At least once a year, many Christians become aware of the great diversity of ways of honouring God. Hearts are touched, and people realize that their neighbours' ways are not so strange - says the Faith and Order Commission of the World Council of Churches.
The event that touches off this special experience is something called the Week of Prayer for Christian Unity. Traditionally celebrated between 18-25 January (in the northern hemisphere) or at Pentecost (in the southern hemisphere), the Week of Prayer enters into congregations and parishes all over the world. Pulpits are exchanged, and special ecumenical celebrations and prayer services are arranged.
Ecumenical partners in a particular region are asked to prepare a basic text on a biblical theme. Then an international group with WCC-sponsored (Protestant and Orthodox) and Roman Catholic participants edits this text and ensures that it is linked with the search for the unity of the church.
The text is jointly published by the Pontifical Council for Promoting Christian Unity and WCC, through the WCC's Commission on Faith and Order, which also accompanies the entire production process of the text. The final material is sent to member churches and Roman Catholic dioceses, and they are invited to translate the text and contextualize it for their own use.
To make Christian unity a visible part of the call for justice and peace, and inspired by the struggles of Dalits in India, this year’s Week of Prayer for Christian Unity explores the theme, “What does God require of us?” (Micah 6:6-8).
“The search for visible unity cannot be disassociated from the dismantling of casteism and the lifting up of contributions to unity by the poorest of the poor,” states the introductory text for the Week of Prayer for Christian Unity 2013.
The theme brings into focus the strong call for justice by the prophet Micah in the Hebrew Scriptures [what Christians call the Old Testament].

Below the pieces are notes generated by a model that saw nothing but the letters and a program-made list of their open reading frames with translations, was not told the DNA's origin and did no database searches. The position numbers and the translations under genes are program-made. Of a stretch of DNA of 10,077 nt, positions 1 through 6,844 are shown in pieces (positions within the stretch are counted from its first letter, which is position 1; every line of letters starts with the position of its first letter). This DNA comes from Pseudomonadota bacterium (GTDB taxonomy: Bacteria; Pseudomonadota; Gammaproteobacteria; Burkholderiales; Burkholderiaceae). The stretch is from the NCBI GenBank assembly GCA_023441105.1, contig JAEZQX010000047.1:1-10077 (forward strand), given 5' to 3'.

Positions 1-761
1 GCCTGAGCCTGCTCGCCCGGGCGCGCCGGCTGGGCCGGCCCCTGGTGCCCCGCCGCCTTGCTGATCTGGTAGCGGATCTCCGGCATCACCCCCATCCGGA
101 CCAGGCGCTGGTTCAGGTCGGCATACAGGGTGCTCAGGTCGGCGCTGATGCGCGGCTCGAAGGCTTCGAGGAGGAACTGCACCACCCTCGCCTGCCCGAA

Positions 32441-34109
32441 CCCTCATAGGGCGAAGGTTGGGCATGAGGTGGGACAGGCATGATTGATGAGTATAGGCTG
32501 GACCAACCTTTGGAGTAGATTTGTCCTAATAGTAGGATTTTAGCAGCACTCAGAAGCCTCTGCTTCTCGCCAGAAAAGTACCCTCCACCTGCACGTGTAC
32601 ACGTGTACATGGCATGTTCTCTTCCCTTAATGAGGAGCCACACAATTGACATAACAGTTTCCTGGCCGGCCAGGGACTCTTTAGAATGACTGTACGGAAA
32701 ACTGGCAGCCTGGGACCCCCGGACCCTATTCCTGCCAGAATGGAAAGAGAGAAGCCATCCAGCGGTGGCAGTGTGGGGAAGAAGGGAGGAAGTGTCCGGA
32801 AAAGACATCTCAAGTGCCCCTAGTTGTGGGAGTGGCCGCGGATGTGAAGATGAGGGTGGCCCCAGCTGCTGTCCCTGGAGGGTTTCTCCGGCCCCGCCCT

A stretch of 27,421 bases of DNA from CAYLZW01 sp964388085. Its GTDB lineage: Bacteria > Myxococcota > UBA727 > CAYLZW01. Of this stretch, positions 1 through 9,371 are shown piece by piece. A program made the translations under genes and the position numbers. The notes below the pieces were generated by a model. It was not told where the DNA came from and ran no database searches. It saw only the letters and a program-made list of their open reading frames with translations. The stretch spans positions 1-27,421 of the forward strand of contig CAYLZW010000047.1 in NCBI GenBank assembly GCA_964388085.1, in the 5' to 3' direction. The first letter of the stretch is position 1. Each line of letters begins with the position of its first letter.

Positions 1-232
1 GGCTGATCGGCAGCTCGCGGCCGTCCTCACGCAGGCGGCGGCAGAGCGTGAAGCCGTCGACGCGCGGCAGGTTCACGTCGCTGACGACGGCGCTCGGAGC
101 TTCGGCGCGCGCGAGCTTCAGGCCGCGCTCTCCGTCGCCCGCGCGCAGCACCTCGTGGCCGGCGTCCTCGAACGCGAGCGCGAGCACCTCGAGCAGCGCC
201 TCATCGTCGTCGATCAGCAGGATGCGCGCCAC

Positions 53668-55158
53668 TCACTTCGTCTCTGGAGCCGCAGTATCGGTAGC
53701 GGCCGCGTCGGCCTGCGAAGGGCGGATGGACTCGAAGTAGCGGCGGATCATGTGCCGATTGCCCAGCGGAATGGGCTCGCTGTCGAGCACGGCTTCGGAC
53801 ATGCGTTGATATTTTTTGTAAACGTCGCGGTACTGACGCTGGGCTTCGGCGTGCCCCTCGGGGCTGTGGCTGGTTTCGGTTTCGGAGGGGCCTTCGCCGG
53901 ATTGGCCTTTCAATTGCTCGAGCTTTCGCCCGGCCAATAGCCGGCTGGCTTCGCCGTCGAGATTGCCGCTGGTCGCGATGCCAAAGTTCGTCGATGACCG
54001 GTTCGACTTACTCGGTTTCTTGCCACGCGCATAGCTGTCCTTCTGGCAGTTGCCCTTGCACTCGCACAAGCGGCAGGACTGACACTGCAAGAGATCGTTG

As the introduction says, “In many ways, the situation facing the people of God in the time of Micah can be compared to the situation of the Dalit community in India. Dalits also face oppression and injustice from those who wish to deny them their rights and dignity.”
The Student Christian Movement of India was invited to prepare the resource for the week of prayer, along with the All India Catholic University Federation and the National Council of Churches in India.
Resources for the week are available in English, French, German and Spanish, and include: introduction to the theme; a suggested ecumenical celebration which local churches are encouraged to adapt for their own particular liturgical, social and cultural contexts; biblical reflections and prayers for the "eight days"; and introduction to Christianity in India.
* Brochure for 2013 in English (*.PDF Adobe Acrobat document): http://www.oikoumene.org/fileadmin/files/wcc-main/documents/p2/2013/WOP2...
* More about the Week of Prayer for Christian Unity on Ekklesia: http://www.ekklesia.co.uk/wpcu
* British and Irish churches pray and work together for Christian unity: http://www.ekklesia.co.uk/node/17826
* Why do we pray together? A reflection on Christian unity, by Harry Hagopian: http://www.ekklesia.co.uk/node/17829
* Related WPCU theme background from the WCC: http://www.oikoumene.org/en/news/news-management/eng/a/article/1634/week...
* Twitter hashtag for the Week of Prayer for Christian Unity: #wpcu2013
* Full Churches Together in Britain and Ireland (CTBI) resources page for WPCU can be accessed here: http://www.ctbi.org.uk/606/
* The Ecumenical Prayer Cycle (http://www.oikoumene.org/en/resources/prayer-cycle.html) enables people to journey in prayer through every region of the world and through every week of the year.